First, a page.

Some cynics may view us as the latter. It’s true that we’re starting off publishing our own works, but that’s not because we can’t be bothered to find an external publisher for them. John Prescott and myself have discussed the main stumbling block to novel submission; word count. My book is 150,000 words long – John’s is three times that size! Most small presses will only accept works under 120,000 words, which has ruled us out of most markets straight away. Our other members have had problems with their publishers, notably distribution and inadequate promotion.
So when the idea came for us to take control of our writing destinies and prove that 120,000 words and sloppy marketing should not be a barrier to introducing new novels, it was too good to miss.
But that’s just the start. We are not a closed shop; each of us have had the opportunity to invite one other member to come on board during our first year. Many have declined, because they want to see how we do first. I have no problem with that, and I’m confidant that when the world sees our first offerings we’ll be taken seriously and ready for our next stage – as a traditional, small-press publishing house open to unsolicited manuscripts and purchasing the rights to publish works by new (and established) authors.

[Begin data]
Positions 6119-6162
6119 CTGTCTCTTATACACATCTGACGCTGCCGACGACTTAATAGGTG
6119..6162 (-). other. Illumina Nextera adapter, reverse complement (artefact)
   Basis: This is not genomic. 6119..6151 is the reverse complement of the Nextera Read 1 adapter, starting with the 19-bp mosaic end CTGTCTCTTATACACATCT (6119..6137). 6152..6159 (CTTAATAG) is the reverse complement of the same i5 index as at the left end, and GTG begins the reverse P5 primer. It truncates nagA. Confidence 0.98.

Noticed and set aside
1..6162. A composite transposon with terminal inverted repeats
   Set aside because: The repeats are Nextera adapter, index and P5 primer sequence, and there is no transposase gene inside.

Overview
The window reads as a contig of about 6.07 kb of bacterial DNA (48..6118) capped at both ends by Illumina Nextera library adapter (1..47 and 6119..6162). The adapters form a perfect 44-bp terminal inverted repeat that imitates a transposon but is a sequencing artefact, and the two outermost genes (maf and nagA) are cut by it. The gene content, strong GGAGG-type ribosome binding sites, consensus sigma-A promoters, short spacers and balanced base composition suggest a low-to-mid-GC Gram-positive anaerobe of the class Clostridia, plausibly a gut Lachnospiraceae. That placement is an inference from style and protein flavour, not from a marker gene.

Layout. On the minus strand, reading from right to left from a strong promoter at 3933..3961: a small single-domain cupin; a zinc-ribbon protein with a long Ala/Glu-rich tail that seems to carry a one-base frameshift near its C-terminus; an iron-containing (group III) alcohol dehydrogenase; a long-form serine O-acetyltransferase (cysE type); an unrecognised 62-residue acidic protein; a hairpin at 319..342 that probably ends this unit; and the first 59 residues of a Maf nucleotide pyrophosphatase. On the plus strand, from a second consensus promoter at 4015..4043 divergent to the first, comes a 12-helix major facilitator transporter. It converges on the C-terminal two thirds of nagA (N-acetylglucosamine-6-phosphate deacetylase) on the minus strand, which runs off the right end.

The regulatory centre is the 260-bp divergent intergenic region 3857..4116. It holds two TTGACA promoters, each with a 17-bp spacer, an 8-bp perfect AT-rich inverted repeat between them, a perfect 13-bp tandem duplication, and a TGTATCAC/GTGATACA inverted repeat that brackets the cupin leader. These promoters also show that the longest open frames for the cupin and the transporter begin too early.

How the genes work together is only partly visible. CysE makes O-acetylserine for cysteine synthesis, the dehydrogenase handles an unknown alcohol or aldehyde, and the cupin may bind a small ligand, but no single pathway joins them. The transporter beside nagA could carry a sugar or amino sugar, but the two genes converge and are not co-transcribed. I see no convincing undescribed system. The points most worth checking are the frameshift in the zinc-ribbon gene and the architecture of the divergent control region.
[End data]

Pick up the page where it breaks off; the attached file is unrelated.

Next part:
The unique challenge that faces us is distribution, because of the location of each of Dark Continents’ board members. But it’s also an opportunity. A world-wide author’s co-operative in the dark fiction market has never been attempted before, and with POD and the rise of eBooks the UK horror market will have another outlet to satisfy its growing demand. Ebooks may not be popular in the UK at the moment, but they’re starting to take off. Amazon has advertised its Kindle reader on television in the last few months, and this December Christmas stockings will be bulging with them. By this time next year, eBooks could be as popular in the UK as they are over the pond.
One concern I’ve noted in certain publishing houses is that there is a shift to focussing on eBooks only; print versions are seen as an afterthought which is unfair to those who prefer a traditional hardcopy book.
Dark Continents will satisfy demands for both print and digital versions of books. My role as UK liaison is to spread the word about our house and to promote the works of my fellow authors, to ensure that they become just as well known in the UK as they will be in Australia and the USA.
It is the second year that will be the most challenging, but also the most rewarding. It’ll be my job to promote the new UK authors we take on, to attend book launches, signings and conventions and ensure their names are known. And to ensure that print versions of their works are readily available.
Yes, there will be challenges. Some foreseen, others will crop up unexpectedly and try to knock us off the surfboards and plummeting into the black wave of oblivion.
But as a team, we’re here for each other. We six are staring at the waves but feel confidant enough to rise to the challenge. The oceans are stormy and the waves choppy because the continents beneath are drifting.
But drifting together.